NOTE: This download expired May 31, 2019. See message below.
Released: Filed Under: Expired
About "Repeal AUMF"
Days after the 9/11 terrorist attacks, Congress passed the 2001 Authorization for the Use of Military Force (AUMF). This act was widely understood as giving the president authority to go to war with the perpetrators of those terror attacks. Nearly two decades later, the groups responsible for the attacks on the World Trade Center are no longer a direct threat. Yet the 2001 AUMF’s vague language has allowed the past three administrations to wage war against enemies that may or may not be connected to the 9/11 attacks, and some of whom didn’t even exist in 2001.
This “blank check” for war has led the US to a state of unending warfare, destabilizing the Middle East and costing us trillions of dollars. It’s time for Congress to take back its constitutional war making authority and repeal the obsolete AUMF.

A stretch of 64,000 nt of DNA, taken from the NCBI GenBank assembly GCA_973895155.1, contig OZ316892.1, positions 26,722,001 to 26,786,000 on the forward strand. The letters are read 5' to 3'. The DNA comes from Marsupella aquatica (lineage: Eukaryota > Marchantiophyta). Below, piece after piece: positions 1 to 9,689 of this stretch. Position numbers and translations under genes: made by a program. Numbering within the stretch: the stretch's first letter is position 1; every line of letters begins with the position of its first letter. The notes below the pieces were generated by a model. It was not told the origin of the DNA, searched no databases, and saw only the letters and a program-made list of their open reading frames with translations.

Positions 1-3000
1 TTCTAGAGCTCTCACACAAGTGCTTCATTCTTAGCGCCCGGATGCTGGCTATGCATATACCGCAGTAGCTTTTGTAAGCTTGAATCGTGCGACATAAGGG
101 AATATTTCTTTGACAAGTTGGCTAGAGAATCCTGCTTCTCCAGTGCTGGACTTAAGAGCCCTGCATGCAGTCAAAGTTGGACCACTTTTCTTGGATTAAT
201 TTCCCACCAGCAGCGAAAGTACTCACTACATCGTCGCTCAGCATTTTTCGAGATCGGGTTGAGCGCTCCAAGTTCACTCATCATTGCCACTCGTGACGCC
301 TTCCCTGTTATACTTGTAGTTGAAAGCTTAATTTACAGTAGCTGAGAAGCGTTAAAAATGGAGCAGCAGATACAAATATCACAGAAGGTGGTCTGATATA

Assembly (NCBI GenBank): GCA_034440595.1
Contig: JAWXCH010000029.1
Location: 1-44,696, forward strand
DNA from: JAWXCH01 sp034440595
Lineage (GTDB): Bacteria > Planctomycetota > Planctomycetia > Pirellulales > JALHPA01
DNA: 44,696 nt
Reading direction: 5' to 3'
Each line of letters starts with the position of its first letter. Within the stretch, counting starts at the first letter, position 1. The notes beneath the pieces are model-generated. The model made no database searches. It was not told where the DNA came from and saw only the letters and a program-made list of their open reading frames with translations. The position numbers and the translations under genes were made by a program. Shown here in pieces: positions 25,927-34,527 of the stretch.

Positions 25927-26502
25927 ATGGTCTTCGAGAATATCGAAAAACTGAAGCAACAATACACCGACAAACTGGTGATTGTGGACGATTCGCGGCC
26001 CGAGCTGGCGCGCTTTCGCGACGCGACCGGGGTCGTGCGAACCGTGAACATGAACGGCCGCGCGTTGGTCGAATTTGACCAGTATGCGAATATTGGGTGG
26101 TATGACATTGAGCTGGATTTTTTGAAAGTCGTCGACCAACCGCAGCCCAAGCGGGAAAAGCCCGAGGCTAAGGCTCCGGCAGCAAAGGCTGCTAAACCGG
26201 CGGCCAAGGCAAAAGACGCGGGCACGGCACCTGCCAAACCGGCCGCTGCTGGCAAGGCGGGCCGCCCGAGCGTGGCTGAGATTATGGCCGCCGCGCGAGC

- Download the document with the button above. Study this release and get to know it well. File and print as necessary to prepare for your upcoming competition.
- This download is exclusively for Monument Members participating in Season 19. Any use outside this membership is a violation of U.S. Copyright Law and violators will be prosecuted.
- As always, double check all claims, warrants, hyperlinks and the current news in case any changes have occurred that will affect your competition.
- Do you have questions about this download? Tap in your comment at the bottom of the page. The author, the site owner, or another member will most likely reply.
Permission & Usage
Click Here for complete information on permissions. All Membership content and Library Archives are proprietary intellectual content, so please respect our copyrights. Simply put, if you are not a Monument Member or a Library Access Owner you may not use it or share its content. If one partner of a debate team is a member and the other is not, the one who is a Monument Member must be the controller of the logins, downloads and incorporation of the Monument Membership material. Sharing logins is strictly prohibited, the only exception being from immediate family members within a single household.